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Two 2-input gates make a 3-input gate and since Exclusive OR is both commutative and associative it is fairly easy to show the output will be 1 if all three inputs are 1. Sorry bout that.

12. ### Dave Retired Moderator

Nov 17, 2003
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Not sure why the Mathworld link doesn't work

Anyway, a function that has the property of exclusive disjunction is by definition an XOR function. So when beenthere says "Since it's XOR, the output is high if one, and only one, input is high.", he is not wrong. However, when a function is described as XOR it does not necessarily follow the properties of exclusive disjunction; see my example above for the 3-true-inputs to an XOR gate.

Why?

Because the XOR function, like the OR function, exhibits the associative property of addition. To quote the e-book, "This property tells us we can associate groups of added or multiplied variables together with parentheses without altering the truth of the equations."

So for a 3-input XOR gate we can have the following:

$1\otimes1$$\otimes1$ is the same as saying $(1\otimes1)$$\otimes1$

We know from exclusive disjunction that:

$(1\otimes1)$ = 0

And from exclusive disjunction that:

$0\otimes1$ = 1

Therefore we can see that a 3-input XOR gate with high (true) on all 3 inputs does indeed give a high (true) on the output. By using the logic above you can extrapolate this to show that when the number of true inputs to an XOR gate is odd, the output of the gate will always be true.

Dave

13. ### mentaaal Thread Starter Senior Member

Oct 17, 2005
451
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Quite the controversial question i have asked it seems. Thanks alot for all the replies!

14. ### beenthere Retired Moderator

Apr 20, 2004
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Wonder why it's called exclusive or? It will go as papabravo said, but the function is really the same as a three-input AND gate. Call me dogmatic, but I hardly see exclusion there.

15. ### Ron H AAC Fanatic!

Apr 14, 2005
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The link worked, but it only discussed 2-input XORs.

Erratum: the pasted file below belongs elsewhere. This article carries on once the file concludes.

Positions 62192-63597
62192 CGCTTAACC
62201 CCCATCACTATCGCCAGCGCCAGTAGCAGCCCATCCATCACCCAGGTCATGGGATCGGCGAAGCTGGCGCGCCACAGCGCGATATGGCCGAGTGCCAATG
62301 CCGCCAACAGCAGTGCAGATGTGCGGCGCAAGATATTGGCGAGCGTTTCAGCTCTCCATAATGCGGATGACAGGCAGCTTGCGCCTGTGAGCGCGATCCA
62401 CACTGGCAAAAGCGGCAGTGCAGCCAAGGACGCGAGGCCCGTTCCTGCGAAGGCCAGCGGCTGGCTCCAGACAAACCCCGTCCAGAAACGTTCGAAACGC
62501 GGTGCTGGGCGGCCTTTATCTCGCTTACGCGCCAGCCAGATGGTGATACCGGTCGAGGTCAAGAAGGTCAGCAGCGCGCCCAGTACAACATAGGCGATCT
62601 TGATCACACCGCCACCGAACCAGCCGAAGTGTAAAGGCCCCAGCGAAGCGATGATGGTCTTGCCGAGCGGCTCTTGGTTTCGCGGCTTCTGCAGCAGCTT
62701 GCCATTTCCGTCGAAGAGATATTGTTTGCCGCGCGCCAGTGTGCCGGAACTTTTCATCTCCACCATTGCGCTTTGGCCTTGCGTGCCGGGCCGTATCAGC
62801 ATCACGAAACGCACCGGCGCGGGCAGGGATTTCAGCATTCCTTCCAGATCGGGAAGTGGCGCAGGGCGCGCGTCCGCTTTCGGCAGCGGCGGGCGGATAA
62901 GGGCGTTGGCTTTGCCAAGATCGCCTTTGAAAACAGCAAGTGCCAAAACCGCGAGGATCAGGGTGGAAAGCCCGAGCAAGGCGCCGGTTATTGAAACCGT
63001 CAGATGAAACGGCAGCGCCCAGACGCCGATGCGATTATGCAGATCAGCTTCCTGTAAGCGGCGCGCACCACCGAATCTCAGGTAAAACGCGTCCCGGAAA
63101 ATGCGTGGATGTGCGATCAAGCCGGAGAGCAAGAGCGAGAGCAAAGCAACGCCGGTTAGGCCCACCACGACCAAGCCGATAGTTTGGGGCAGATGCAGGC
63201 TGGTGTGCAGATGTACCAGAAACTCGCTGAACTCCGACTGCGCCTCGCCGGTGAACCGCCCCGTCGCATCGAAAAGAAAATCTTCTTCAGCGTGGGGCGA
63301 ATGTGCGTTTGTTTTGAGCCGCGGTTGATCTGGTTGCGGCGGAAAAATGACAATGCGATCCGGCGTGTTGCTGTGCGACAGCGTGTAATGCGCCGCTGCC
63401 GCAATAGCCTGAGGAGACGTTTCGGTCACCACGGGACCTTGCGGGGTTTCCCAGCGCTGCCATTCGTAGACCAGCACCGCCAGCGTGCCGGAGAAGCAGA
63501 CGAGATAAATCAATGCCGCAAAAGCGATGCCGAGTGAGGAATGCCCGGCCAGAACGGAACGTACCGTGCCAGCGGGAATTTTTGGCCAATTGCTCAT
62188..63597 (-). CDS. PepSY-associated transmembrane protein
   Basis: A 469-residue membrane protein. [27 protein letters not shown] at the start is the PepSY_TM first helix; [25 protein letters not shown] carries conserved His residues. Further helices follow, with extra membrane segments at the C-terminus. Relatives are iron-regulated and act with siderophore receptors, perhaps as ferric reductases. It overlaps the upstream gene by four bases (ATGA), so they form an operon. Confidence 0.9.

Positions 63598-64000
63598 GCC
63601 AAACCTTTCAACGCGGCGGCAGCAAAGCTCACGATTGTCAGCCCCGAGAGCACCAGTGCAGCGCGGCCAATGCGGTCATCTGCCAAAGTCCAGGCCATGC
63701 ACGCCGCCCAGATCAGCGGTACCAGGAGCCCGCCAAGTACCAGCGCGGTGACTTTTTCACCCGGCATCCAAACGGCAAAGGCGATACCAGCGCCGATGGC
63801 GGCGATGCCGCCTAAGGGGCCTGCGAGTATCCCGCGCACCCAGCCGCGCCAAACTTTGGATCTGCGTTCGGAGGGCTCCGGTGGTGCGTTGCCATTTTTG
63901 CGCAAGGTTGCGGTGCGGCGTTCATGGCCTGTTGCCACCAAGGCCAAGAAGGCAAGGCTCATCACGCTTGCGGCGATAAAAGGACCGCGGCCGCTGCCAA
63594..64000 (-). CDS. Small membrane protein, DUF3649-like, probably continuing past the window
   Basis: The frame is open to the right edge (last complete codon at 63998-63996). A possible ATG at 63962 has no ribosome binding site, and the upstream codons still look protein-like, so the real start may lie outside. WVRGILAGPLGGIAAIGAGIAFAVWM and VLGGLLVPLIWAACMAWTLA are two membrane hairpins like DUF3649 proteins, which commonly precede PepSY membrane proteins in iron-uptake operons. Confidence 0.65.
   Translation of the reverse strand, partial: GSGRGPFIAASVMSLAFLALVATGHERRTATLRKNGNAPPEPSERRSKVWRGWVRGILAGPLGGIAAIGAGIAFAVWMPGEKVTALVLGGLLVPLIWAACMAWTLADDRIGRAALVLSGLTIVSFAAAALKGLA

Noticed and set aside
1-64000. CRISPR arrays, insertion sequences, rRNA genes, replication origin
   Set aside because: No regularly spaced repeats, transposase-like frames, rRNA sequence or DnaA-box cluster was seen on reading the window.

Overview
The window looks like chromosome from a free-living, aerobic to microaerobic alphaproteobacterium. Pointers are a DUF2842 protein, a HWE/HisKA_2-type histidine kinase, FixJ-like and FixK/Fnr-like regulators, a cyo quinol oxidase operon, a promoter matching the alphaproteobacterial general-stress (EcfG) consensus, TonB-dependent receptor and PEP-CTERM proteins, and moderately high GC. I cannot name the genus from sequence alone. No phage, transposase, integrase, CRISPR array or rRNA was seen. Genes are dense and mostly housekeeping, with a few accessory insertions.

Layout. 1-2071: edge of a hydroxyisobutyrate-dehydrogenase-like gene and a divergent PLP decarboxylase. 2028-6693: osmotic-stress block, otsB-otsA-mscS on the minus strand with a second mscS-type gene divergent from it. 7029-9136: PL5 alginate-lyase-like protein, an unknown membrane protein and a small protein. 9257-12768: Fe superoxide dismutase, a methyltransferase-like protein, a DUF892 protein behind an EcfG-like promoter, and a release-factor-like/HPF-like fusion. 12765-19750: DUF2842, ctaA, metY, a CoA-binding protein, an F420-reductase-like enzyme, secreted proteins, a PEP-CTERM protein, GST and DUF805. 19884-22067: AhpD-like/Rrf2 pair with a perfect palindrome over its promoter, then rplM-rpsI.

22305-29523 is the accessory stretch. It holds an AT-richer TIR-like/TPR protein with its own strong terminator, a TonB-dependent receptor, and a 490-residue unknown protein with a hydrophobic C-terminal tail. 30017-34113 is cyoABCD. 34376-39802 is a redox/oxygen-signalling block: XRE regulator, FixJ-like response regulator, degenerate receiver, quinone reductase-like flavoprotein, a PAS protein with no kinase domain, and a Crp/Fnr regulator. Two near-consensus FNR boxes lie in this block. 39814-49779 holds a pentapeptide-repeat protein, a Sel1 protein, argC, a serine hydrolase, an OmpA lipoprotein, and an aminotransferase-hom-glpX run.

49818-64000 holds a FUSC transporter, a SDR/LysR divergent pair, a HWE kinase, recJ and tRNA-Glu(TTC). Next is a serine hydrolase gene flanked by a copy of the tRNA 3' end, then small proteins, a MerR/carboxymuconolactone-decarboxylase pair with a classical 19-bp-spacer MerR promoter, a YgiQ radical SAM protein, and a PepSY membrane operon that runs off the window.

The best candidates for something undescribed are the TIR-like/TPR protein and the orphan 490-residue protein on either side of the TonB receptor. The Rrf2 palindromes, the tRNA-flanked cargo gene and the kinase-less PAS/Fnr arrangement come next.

I think you are talking about bitwise XOR. Beenthere is talking about XOR in the sense that hunyukkers like me think about it.

16. ### Ron H AAC Fanatic!

Apr 14, 2005
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I am pulled off-topic so easily.
Dogmatic - reminds me of Larson's great Farside cartoon.

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17. ### Dave Retired Moderator

Nov 17, 2003
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Indeed so, XOR has only full exclusive disjunction when we are talking about 2-inputs, i.e. it follows the full exclusion properties.

Glad the link works now; it only discusses 2-input XOR-gates because it only fully applies to 2-input gates - a 3+ input XOR gate does not necessarily have the full properties of exclusive disjunction. The principles of exclusive disjunction do apply when only one input is high (true), however there are exceptions where more than one true input can produce a true output. As stated above, these are because of the associate properties of the XOR function.

I agree that the concept of XOR for more than 2 inputs is a bit of a misnomer - you have have exclusive-ORs without the need for exclusion! I think we can see why the OP was confused about definition

Dave

18. ### beenthere Retired Moderator

Apr 20, 2004
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Probably explains why there are only 2 input XOR's to be found.

19. ### cumesoftware Senior Member

Apr 27, 2007
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Just for the records: There are no XOR gates with more that 2 inputs.

20. ### mentaaal Thread Starter Senior Member

Oct 17, 2005
451
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Ah i see the error of my ways in posting an erroneous question. The main thing that got me confused was how to analyse A xor B xor C xor D. I guess i just assumed that something like a 4 input XOR gate existed.